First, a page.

Tuesday, December 11, 2007



Had Merriam-Webster asked me (they did not), the 2007 "word of the year" might have been git, huckster, or, possibly, toadeater. (My mechanic, he likes to pad the bill.) But Merriam-Webster asked the Internet, and the Internet chose "w00t," complete with two zeros. Welcome to the wisdom of crowds.

Yes, 2007's word of the year is "w00t," an expression so likely to die off in the near future that I can just about see its pallbearers lining up down the hall. Merriam-Webster offers this definition for those not quite l33t enough to spend their lives in online chatrooms: "expressing joy; similar in use to the word yay."

I repeat: the nerds are taking over our language. Beware.

Wednesday, December 5, 2007

Freetards Stealing

Fake Steve:

A company called Lancor claims OLPC bought two of its keyboards, copied the software for adding accents used in Nigerian language keyboards, and then open-sourced the copied software. They're suing for patent infringement in Nigeria. See here. Money quote: "They didn't try to hide anything. They just copied everything verbatim. They took our code and made it open source for all the world to see."

Response from freetard blogs has been what you'd expect. Of course there can't be even a grain of truth in this because freetards would never steal. Therefore the explanation must be one of these: There are no patents in Nigeria; the stuff Lancor created isn't that innovative, ergo copying it wasn't wrong even if it was patented; the guys running Lancor are just a bunch of 419 scammers, because you know how shifty those Nigerians are, right? Hoo boy. That's going to help the cause.

This is just Disgusting

I posted before with pictures like these, but this one... Gosh. The profanity. It's even licensed under the GPL.

The first GPL-ed Linux butt, ladies and gentlemen...

Tuesday, November 20, 2007

King Richard on Babies

Someone asked King Richard why he doesn't have kids:

I heard you speak of the consumption pattern in the US and you mentioned about how you developed inexpensive habits. That included children. Why?

Which does more good: spreading freedom for millions of computer users, or raising a few extra children in a world that is already suffering from an excess of them? The question answers itself. Why in the world would I do the latter, when I have the chance to do the former?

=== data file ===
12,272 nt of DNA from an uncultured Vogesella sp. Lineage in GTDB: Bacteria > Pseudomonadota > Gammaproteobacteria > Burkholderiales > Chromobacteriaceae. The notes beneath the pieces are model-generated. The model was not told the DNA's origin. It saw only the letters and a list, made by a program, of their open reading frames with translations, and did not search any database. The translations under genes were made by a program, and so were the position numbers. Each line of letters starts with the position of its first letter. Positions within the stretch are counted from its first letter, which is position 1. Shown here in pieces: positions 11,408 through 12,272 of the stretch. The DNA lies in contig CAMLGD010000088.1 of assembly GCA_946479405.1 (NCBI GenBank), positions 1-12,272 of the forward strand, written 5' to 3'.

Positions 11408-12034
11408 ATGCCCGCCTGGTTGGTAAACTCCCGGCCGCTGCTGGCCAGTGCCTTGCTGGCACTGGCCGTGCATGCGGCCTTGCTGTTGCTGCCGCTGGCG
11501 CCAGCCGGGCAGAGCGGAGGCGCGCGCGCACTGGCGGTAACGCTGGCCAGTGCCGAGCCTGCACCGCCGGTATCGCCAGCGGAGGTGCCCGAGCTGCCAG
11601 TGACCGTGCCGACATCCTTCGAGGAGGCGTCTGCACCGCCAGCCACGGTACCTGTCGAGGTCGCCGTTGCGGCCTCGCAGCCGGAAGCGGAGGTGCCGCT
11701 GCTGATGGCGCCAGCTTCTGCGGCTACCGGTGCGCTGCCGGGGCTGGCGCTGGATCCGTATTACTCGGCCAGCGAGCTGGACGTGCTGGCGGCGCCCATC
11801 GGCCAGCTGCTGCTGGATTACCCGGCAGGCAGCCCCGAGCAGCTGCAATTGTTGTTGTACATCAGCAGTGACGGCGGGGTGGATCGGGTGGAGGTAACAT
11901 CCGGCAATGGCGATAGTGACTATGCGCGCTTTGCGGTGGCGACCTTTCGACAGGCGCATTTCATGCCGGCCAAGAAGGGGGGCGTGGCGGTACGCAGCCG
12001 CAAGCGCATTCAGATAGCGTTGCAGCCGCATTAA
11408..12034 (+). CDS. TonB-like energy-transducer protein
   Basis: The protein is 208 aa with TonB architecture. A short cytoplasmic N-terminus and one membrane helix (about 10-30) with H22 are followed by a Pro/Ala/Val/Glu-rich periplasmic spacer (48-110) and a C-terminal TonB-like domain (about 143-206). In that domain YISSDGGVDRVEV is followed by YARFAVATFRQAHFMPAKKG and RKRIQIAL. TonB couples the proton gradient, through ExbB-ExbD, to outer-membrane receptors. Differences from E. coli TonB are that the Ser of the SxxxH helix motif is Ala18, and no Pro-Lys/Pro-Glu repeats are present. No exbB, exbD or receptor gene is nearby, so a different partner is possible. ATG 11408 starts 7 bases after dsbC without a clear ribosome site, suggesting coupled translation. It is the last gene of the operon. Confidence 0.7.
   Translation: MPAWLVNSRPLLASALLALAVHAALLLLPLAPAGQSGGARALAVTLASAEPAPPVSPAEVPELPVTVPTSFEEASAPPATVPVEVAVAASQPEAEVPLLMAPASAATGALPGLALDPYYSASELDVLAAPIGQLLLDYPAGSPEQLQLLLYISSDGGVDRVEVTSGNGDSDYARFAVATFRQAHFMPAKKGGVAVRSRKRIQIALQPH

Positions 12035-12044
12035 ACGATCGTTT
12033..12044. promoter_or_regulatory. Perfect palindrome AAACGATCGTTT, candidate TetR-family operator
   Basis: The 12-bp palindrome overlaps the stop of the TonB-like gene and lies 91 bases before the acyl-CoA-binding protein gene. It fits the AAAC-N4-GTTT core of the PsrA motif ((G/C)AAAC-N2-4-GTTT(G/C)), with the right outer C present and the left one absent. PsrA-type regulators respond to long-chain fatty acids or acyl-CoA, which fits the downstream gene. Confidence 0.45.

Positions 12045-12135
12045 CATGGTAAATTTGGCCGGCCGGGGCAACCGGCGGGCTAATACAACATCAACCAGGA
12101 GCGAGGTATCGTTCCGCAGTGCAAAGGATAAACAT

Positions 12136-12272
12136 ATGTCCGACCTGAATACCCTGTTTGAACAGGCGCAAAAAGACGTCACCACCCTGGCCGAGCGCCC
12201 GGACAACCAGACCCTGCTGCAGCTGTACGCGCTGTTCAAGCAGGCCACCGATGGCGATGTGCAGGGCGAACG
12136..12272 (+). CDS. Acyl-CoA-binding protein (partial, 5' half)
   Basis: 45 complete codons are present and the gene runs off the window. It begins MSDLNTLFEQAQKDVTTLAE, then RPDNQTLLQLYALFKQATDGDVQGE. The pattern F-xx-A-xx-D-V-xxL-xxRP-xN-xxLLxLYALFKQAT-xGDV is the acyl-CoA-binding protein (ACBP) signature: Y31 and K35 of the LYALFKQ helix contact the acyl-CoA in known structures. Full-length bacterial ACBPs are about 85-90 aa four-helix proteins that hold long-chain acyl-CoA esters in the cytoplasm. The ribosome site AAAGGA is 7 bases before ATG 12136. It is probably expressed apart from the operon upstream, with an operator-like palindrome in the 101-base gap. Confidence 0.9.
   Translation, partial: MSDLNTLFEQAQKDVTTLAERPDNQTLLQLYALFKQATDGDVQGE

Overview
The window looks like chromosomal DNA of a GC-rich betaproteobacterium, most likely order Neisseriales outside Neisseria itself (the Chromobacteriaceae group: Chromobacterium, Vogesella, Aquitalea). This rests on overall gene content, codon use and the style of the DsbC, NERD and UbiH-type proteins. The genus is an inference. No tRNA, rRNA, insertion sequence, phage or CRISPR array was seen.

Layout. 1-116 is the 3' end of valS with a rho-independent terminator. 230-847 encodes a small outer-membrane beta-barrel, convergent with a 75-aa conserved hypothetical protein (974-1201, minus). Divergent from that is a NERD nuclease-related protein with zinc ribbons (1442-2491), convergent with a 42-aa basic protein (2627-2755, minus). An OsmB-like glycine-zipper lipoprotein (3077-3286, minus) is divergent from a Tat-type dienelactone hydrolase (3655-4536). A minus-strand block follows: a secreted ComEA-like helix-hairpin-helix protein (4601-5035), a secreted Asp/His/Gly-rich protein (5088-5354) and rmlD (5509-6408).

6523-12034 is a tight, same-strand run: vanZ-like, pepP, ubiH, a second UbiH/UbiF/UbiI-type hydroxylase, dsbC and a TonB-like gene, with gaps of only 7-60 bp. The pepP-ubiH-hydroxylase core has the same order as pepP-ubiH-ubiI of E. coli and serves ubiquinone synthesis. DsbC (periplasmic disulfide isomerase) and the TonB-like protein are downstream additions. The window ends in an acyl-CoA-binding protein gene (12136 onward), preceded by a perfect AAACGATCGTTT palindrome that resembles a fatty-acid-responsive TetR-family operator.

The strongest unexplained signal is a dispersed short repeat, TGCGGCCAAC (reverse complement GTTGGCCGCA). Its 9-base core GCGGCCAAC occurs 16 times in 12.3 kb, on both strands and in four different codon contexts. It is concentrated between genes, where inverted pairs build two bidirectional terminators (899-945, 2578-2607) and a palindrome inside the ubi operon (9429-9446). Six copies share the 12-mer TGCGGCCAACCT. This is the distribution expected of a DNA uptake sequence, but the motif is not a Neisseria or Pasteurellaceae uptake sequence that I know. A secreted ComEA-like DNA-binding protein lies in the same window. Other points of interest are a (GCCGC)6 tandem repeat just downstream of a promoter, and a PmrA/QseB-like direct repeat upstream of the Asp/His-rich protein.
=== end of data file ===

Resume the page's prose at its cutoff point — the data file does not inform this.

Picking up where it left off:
Do you believe this is the real reason?


The great computer company Asus got a brilliant idea when some of its employees were having lunch with their freetard friends. The freetards had this problem that nobody wanted to use their operating system (Linux) on the desktop, and Asus had the problem that nobody was all that interested in their computers anymore. So, they came up with something revolutionary. They thought, if we make our crappy computers and your crappy operating system really tiny, maybe the crappiness will also decrease! "Let's use left-over technology from the previous century and build something everybody will want!"

ASUS eee

The Asus EEE! It's a great laptop with 256MB or more memory and a disk drive of 2 up to 8 GB, just like in the '90s! It has a whopping 900Mhz processor and a great 800x480 7" display. A great moment to pull out the magnifying glass again!

This thing has been out for only a little while and people are already fed up with the freetard OS that it's running, trying to install proprietary operating systems like Mac OS X. A version with Windows XP is coming.

Ah, the sanity.

Friday, November 2, 2007

The Linux Attitude

I've been talking to some Linux users (sometimes you cannot avoid to). I am really trying to understand what is going on in their mind -- what their attitude towards computers is. After observing the way they work with computers for a while I concluded that whereas I hate it when software does not work that I install, a Linux user gets excited. He (yes, let's be honest, it's going to be a he) gets excited and feels challenged to get the software to work anyway. "And you can," he will say, "because the source code is available!" I'm psyched.


In my experience this is the attitude a Linux user needs, because, contrary to operating systems like Windows or Mac OS X, not working seems to be the default behavior in Linux. Segmentation faults, permission problems, kernel panics, you name it.

So Linux users are excited most of the time.

Wired Joins the Freetards

Wired has a first look at the "iPhone Killer" OpenMoko:

The Neo1973 is the first physical manifestation of a grand idea -- a new breed of wireless handheld built for the open-source age.

Grand idea? Are you kidding? What's grand about this?

It is the first release from the OpenMoko project, a group working to create a fully open source software platform for smartphones, a community-driven alternative to, say, the iPhone. Using Linux as a starting point, the OpenMoko developers have built a system which, although not everyday-usable yet, can be successfully installed and run on a variety of ordinary smartphone hardware: Treos, Motorolas, JasJars and so forth.

What the heck is a JasJar? A product with a name like that should run equally crappy software.
There's no charger. It charges via a USB connection to my computer -- good enough. I powered on the phone and marveled at the scrolling screens of Linux bootup jargon, which terminated after a few seconds with the line, "Kernel panic."

'nuff said.